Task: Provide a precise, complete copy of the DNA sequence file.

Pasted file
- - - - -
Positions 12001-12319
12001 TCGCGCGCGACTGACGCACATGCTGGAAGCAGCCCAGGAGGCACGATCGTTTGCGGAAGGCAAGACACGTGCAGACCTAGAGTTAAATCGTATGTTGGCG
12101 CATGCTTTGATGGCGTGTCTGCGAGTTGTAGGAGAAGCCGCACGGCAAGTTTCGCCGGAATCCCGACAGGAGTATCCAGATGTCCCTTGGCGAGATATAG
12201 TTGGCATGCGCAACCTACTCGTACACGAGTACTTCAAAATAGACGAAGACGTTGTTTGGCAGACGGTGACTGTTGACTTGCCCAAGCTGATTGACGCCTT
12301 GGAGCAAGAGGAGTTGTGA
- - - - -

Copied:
Positions 12001-12319
12001 TCGCGCGCGACTGACGCACATGCTGGAAGCAGCCCAGGAGGCACGATCGTTTGCGGAAGGCAAGACACGTGCAGACCTAGAGTTAAATCGTATGTTGGCG
12101 CATGCTTTGATGGCGTGTCTGCGAGTTGTAGGAGAAGCCGCACGGCAAGTTTCGCCGGAATCCCGACAGGAGTATCCAGATGTCCCTTGGCGAGATATAG
12201 TTGGCATGCGCAACCTACTCGTACACGAGTACTTCAAAATAGACGAAGACGTTGTTTGGCAGACGGTGACTGTTGACTTGCCCAAGCTGATTGACGCCTT
12301 GGAGCAAGAGGAGTTGTGA